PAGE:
The benevolent dictator Ceausescu ruled Romania with an iron fist, lording over the frightened and defenseless population. His portrait was everywhere next to his hideous wife, “the Mother of the Country.” She had given herself that title along with a Ph.D. in chemistry. A fifth grade dropout, she had grandiose ideas of her faux accomplishments.
Dad hated Nicolae Ceausescu and his co-dictator wife, Elena, with a passion. He never hid his utter disdain for the arrogant, narcissistic, and uneducated couple who rose from the poverty of community organizing with empty promises of paternal and maternal care for the weak, the poor, and the downtrodden, to a life-style of the rich and famous.
Torturing, imprisoning, and killing millions of innocents, the Ceausescus had appropriated their possessions and amassed such a vast wealth, it was hard to tell how much money he had in Swiss bank accounts, how much art, jewels, land, and homes.
The dictator was proud that he gave “homes” to all his subjects, the proletariat, crowding country and city folk alike into high-rise concrete apartment blocks, while taking their homes and land for agricultural cooperatives or grandiose buildings and palaces dedicated to the Communist Party. Hastily built of reinforced concrete, the nine to twelve story apartments were Spartan, ugly, cold, dirty from the heavy pollution, and chipping concrete chunks like loose teeth.
The benevolent dictator made sure that there was no middle class left when he finished his fundamental transformation of the former prosperous monarchy into a socialist/communist republic. He kept changing his mind as to whether the country was a socialist popular republic or a communist one, frequently altering the Constitution on a whim, adding more articles, while robbing Romanians of their former rights and freedoms.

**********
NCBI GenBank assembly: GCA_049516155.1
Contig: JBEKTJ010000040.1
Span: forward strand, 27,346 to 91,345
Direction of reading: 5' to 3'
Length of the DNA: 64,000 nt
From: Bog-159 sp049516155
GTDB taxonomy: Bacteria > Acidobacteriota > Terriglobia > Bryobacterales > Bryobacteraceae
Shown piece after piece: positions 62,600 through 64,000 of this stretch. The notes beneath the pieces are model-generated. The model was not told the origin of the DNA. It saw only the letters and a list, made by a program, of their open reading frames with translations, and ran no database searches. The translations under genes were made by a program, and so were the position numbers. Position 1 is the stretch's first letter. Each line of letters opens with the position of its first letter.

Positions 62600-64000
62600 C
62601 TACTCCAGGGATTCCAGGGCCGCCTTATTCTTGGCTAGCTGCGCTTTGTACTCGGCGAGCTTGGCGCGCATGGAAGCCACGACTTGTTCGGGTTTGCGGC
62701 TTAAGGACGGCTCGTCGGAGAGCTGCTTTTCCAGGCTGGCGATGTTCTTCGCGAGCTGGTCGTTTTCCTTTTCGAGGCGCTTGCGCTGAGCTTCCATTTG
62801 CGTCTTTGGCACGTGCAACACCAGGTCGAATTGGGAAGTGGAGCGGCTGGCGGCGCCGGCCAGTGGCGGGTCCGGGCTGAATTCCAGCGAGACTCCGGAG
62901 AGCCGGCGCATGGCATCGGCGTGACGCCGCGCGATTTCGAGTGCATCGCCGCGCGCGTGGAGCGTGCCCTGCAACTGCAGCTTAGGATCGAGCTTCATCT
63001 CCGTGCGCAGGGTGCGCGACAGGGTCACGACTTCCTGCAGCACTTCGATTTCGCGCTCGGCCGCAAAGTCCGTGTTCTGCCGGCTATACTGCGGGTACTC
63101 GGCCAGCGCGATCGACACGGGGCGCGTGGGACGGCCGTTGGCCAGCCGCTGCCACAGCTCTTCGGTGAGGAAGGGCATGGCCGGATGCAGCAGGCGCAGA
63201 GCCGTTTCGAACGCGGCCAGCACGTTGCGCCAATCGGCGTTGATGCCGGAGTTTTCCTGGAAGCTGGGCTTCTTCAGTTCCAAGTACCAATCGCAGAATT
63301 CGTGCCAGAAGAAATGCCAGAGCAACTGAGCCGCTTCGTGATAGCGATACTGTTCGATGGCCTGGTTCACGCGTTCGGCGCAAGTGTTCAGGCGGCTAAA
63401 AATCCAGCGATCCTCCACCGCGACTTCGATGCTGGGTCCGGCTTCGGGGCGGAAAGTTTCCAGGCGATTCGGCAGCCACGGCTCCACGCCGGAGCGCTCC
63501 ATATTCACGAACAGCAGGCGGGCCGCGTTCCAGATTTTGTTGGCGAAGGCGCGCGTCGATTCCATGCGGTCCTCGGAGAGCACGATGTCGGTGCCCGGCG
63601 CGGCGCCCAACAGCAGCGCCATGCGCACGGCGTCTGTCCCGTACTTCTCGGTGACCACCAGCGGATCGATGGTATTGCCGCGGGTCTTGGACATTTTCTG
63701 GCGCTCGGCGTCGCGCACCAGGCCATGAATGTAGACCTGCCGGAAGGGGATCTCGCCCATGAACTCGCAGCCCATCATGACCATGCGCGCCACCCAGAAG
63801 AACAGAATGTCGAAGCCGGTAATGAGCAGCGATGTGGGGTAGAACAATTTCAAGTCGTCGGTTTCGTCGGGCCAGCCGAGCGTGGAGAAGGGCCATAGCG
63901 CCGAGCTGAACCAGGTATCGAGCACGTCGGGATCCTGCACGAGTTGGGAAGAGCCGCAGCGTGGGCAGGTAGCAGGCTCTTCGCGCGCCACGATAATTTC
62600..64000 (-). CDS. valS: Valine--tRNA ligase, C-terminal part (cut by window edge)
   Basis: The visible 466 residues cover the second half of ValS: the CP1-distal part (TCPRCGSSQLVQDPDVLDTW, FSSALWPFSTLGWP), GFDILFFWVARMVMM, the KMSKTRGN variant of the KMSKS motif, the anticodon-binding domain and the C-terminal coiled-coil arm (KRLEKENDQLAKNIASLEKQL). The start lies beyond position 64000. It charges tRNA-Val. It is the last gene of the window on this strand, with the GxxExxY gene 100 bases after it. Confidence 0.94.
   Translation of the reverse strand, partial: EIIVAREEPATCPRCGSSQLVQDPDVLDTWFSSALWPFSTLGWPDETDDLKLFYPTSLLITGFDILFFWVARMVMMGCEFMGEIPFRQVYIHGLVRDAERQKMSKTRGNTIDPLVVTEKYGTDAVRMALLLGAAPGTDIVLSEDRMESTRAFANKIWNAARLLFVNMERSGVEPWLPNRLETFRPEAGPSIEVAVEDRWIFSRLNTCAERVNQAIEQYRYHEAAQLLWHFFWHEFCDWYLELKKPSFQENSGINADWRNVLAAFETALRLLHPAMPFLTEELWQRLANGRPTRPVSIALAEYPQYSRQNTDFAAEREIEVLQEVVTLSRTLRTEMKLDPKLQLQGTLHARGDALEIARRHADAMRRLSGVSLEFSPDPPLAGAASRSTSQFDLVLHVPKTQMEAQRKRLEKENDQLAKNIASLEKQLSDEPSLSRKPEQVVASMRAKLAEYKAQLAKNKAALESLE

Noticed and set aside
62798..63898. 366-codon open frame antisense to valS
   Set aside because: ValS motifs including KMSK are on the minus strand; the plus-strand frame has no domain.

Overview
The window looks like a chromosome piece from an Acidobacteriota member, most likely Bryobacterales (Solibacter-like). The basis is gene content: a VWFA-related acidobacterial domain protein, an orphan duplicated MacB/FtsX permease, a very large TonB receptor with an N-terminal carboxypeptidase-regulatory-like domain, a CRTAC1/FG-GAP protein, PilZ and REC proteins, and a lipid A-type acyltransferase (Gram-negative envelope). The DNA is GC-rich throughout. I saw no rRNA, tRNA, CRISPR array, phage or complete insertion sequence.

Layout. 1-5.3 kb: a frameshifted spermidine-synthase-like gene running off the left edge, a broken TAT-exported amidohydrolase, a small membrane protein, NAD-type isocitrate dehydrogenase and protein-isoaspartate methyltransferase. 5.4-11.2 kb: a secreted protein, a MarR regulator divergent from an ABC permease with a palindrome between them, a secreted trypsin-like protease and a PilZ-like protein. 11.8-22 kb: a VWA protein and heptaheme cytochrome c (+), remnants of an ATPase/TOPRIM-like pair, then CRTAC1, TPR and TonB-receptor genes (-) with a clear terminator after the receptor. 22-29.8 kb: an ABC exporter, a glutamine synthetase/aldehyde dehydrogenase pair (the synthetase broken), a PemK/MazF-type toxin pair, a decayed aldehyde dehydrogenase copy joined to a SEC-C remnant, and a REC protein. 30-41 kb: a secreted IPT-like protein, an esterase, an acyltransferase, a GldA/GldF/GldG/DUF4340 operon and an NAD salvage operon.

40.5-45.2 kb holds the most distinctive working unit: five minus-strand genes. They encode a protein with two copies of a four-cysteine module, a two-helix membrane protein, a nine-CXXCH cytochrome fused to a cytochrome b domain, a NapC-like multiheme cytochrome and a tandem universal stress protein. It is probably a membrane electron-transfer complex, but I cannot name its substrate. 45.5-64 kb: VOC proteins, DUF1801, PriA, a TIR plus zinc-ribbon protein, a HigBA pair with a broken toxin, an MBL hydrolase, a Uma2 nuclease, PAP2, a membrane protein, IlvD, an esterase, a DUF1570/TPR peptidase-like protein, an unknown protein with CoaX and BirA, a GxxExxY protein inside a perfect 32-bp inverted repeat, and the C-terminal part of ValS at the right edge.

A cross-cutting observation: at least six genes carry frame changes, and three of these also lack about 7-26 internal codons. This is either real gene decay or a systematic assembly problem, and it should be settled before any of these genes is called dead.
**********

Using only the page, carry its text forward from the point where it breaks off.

People were frightened to speak to their neighbors or relatives because nobody knew who was an informer. The country had become a country of snitches for a few extra lei (the official currency) a month, meat and other necessities, proper medical treatment at the Communist Party polyclinics and hospitals, and access to drugs at their well-stocked pharmacies. Adults turned in their own parents and relatives. Children often did the same, without realizing that such childish indiscretions would send their parents to jail.
Dad was under the commies’ radar all the time because he refused to be a member of their party and always blamed them publicly for destroying the country. He was not shy to assign blame and to criticize the dear leader and his wife. Although a pacifist who could not hurt a fly, Dad was always beaten and imprisoned every time the Ceausescus traveled anywhere near my dad’s location.
The peoples’ discontent and misery was palpable but they did not dare discuss their thoughts with anybody. Dad had the courage and foolishness to say what was on his mind. He did not care that the communists had built a very strong police state: regular police, traffic police, security police, economic police, military police, and ideology police. Dad really believed in human beings’ inalienable right to freedom and economic independence, not dependence on an omnipotent government. He saw every day how this all-powerful government robbed people and gave back very little, while pretending to care.
Since goods were in such short supply due to poor centralized planning by communist bureaucrats, people learned to survive through stealing from work and bartering. Dad hated theft and reported the culprits all the time. Since theft at work started at the top and trickled down to the lowest ranks, orders were often given to punish my dad for daring to expose the thievery. He was beaten many times for his honesty. He always recovered, more resolute that he was doing the right thing.
One day his luck did run out. A savage beating and dropping from a certain height into a metal shaving pit resulted into a cracked skull that was not treated at all at the state-run hospital. Receiving little food or water, he died four weeks later, a slow and agonizing death, shrinking to half his healthy size.
Dad is in Heaven now, satisfied that his premature death was not in vain. Many people who know and understand how a totalitarian regime robs humans of their freedoms, are picking up the opposition against communism.